I have always loved tech and have always kept a set of black clothes and a bag of tools in the closet. Understanding tech as well as performance allowed me to be a strong designer and director for my shows along with my clients over the last fifteen years.
Like many historic properties, the Beverly Hilton has to charge a ton of money to clients when, in fact, it is … to be kind, not up to the standards one might expect.
In fairness, when the late Merv Griffin — who I worked for in AC years before — (See: Merv Griffin) sold the hotel to the current owner, he sold a property that was in desperate need of an aesthetic and structural facelift. (He also left his collection of parrots, the last of which are still positioned and tended to in a hallway off the lobby.)
What Merv did not mention was that the historical society would not allow the owners to alter the structure in any way, leaving them with a dated, aging, expensive hotel battling for competitive facilities. This also made it a huge and grueling undertaking for the house production team to facilitate full load ins, set and strikes, rehearsals, unions, labor, fire marshals, press and security when there is a different show at least every other day.
By the way, these technicians had amazing show business careers of their own. One of my favorite friends and most difficult of the techs was “BG” He was a big, bald, gruff guy who was also sweet and funny and everyone’s buddy … except the clients, which was what generally created the problem.
As a sound engineer for numerous rock and roll icons and more recently, Wheel of Fortune and Ellen, he loved music and he loved sound. As far as he was concerned, it was the most important thing in a show. “No audience ever goes home humming the lights,” he’d say.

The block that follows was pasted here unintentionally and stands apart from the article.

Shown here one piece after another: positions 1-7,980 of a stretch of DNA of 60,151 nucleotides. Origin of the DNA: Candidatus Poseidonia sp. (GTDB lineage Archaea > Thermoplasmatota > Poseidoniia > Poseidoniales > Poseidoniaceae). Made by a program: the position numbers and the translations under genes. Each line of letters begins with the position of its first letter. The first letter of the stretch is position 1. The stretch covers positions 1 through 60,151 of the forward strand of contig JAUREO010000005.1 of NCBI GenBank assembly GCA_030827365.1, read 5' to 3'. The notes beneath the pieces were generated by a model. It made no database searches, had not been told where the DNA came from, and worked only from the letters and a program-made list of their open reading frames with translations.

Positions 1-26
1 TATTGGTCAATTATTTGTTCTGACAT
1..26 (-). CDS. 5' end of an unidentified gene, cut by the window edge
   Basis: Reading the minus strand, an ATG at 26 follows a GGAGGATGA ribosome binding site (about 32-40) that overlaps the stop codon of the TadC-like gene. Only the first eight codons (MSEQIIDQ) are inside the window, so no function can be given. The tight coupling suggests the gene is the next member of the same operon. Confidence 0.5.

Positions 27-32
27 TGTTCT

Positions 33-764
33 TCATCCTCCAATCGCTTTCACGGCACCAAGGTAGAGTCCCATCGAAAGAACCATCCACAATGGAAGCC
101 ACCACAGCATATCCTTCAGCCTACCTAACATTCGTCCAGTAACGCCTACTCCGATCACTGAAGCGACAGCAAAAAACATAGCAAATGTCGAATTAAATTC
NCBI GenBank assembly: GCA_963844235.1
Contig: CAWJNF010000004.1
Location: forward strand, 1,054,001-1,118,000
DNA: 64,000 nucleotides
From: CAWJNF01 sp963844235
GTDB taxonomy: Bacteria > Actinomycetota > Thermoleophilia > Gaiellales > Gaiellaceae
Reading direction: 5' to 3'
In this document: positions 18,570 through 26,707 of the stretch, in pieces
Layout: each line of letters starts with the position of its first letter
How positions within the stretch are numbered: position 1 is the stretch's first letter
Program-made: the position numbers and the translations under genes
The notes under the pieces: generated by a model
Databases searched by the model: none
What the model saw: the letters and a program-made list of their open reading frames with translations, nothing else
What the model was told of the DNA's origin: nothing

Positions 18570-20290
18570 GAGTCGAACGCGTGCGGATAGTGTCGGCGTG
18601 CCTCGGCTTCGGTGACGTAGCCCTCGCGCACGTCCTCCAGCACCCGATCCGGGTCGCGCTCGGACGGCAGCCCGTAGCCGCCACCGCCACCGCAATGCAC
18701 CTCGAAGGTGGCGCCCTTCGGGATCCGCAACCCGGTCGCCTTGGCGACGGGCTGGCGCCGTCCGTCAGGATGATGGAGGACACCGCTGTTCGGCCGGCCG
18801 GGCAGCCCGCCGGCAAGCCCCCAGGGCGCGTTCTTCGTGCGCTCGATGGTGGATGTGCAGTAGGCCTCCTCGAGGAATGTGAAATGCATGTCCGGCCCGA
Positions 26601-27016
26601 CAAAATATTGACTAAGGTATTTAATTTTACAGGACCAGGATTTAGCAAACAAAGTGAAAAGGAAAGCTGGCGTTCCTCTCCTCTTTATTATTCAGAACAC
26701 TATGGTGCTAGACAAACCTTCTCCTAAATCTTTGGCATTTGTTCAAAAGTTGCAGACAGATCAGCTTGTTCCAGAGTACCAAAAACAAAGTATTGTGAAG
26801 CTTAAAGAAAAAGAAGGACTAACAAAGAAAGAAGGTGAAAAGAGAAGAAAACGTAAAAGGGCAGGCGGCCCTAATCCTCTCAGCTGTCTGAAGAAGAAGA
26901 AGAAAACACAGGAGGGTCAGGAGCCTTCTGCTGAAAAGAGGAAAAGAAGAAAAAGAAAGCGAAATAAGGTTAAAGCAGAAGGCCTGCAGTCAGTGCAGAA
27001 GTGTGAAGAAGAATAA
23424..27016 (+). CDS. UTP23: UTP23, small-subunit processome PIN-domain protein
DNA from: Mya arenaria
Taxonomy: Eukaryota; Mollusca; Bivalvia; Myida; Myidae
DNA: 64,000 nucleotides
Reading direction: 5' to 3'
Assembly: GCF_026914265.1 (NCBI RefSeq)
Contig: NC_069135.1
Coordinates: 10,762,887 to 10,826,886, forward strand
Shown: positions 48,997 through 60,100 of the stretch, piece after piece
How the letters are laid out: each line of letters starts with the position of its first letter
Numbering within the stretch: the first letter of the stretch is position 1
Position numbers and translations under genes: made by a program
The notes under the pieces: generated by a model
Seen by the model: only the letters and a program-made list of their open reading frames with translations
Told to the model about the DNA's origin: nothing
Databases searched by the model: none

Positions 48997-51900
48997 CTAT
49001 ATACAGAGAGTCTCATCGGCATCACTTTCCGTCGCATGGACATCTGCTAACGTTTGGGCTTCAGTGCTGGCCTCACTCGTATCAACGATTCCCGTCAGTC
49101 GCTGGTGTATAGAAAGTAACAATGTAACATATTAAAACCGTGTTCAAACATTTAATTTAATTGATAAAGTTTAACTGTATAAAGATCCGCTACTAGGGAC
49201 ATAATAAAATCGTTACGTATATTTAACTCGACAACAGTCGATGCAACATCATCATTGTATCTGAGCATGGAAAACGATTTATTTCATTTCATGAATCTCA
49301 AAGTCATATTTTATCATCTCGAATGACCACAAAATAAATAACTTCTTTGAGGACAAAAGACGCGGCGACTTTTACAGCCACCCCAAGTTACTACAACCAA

“BG” passed away a few weeks ago from a heart attack. It was so perfect that the very opening of the service had microphone feedback! I know where ever he was, he was throwing his hands up in the air having a fit.
I worked on numerous events and productions in the hotel’s International Ballroom, home of the Golden Globes, Oscar & Grammy luncheons, concerts, the People’s Choice Awards, royal, presidential, and political summits and every major charity event there was.
It was jaw-dropping the way every celeb you could think of would whore themselves out to participate in events at this historic hotel just to be seen, and rub elbows with the rich. But not all of my moments there were my finest. Like when I dropped a handheld camera during a live award show in front of a table of Hollywood heavyweights including Annette Benning and Warren Beatty. I had no wrangler that night and the cable got caught, pulling the camera out of my hands. The stars gasped as it crashed to the floor. The presenters continued on stage and I knelt down, to not attract more attention, when Zach Galifanakis leaned down to me and giggled, “Just stand right up and start handing out business cards.”